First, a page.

The Supreme Court on Tuesday declined to review the murder conviction of legendary music producer Phil Spector, turning down an appeal by his attorney arguing his constitutional rights had been violated at his trial.
The justices without any comment let stand a ruling by a California appeals court that upheld the second-degree murder conviction of Spector for the 2003 shooting death of actress Lana Clarkson in his suburban Los Angeles home.
Spector, 72, who became famous in the music industry for creating the "Wall of Sound" recording technique, is serving a sentence of 19 years to life in prison after a jury found him guilty in 2009. His first trial ended with a mistrial when the jury deadlocked and could not reach a verdict.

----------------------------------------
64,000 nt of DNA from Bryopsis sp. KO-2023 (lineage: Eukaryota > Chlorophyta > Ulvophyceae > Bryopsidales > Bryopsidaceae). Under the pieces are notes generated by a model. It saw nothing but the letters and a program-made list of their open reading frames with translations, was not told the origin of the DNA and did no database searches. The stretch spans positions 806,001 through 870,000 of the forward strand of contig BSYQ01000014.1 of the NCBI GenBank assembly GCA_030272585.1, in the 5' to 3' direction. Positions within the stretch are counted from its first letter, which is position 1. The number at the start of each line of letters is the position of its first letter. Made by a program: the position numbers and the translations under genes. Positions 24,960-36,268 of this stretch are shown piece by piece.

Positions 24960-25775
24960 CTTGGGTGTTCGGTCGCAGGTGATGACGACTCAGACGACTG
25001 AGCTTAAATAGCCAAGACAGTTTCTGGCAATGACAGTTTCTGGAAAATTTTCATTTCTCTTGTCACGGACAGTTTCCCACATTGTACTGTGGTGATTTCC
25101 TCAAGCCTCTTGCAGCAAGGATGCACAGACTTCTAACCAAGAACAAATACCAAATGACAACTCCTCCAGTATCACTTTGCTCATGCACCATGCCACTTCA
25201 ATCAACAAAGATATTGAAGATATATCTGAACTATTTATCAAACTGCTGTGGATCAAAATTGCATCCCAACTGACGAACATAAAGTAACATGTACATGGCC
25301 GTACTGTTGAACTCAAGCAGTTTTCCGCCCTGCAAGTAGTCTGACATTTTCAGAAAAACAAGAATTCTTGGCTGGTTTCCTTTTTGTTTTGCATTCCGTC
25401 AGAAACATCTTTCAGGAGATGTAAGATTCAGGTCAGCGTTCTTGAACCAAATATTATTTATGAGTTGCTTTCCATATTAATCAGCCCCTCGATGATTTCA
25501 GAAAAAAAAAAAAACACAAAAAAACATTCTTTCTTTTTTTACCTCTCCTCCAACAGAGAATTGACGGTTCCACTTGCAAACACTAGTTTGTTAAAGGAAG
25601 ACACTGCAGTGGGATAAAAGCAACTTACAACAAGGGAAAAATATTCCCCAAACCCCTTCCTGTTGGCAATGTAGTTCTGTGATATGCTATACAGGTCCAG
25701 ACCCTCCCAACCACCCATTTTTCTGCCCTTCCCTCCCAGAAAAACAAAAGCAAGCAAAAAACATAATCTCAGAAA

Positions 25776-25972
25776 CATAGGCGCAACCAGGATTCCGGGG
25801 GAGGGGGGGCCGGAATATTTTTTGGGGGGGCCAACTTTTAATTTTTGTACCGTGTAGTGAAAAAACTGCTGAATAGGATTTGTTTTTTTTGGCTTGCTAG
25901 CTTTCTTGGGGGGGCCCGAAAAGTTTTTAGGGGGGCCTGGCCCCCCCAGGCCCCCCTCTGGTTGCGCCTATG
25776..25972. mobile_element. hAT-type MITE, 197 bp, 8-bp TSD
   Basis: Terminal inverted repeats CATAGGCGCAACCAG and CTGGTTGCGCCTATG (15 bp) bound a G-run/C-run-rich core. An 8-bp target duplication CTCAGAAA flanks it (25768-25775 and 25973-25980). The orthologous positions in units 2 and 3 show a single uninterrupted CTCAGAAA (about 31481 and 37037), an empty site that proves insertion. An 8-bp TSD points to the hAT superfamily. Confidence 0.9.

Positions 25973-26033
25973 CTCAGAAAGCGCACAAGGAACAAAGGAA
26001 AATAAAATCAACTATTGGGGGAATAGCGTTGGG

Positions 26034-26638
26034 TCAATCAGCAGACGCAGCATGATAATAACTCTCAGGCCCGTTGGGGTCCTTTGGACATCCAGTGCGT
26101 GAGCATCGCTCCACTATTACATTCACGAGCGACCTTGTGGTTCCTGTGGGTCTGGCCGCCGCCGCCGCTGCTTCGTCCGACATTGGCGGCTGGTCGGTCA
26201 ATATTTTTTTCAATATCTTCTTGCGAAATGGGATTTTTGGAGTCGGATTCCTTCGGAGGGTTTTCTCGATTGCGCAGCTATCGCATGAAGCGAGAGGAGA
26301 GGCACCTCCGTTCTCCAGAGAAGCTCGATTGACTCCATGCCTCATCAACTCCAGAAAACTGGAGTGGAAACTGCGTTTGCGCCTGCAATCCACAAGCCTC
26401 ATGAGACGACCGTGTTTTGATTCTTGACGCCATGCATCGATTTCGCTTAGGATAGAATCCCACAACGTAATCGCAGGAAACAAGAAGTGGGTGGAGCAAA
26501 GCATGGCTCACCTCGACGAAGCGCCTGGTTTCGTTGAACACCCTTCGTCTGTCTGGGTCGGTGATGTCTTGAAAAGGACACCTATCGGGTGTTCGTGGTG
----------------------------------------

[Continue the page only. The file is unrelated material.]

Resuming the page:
In appealing to the Supreme Court, defense attorney Dennis Riordan argued that Spector's constitutional due process rights were violated when prosecutors used the trial judge's comments about an expert's testimony, effectively making the judge a witness for the prosecution.
Riordan also argued the constitutional right to confront witnesses did not permit the prosecution to introduce at trial a videotape of statements made by the judge at a pretrial hearing that never were subjected to cross examination.
At issue was a videotape of trial judge Larry Fidler describing evidence about blood spatter given by a technician during the first trial.
The defense argued at trial that Clarkson was depressed and shot herself, either accidentally or intentionally, while under the influence of drugs and alcohol.
But the California appeals court in upholding Spector's murder conviction said the evidence showed her death was not an accident or a suicide.
Spector worked with the Beatles, the Ronettes, the Crystals, the Righteous Brothers and many other music performers in the 1960s and 1970s. In later years, he became increasingly reclusive.
The Supreme Court case is Spector v. California, No. 11-761.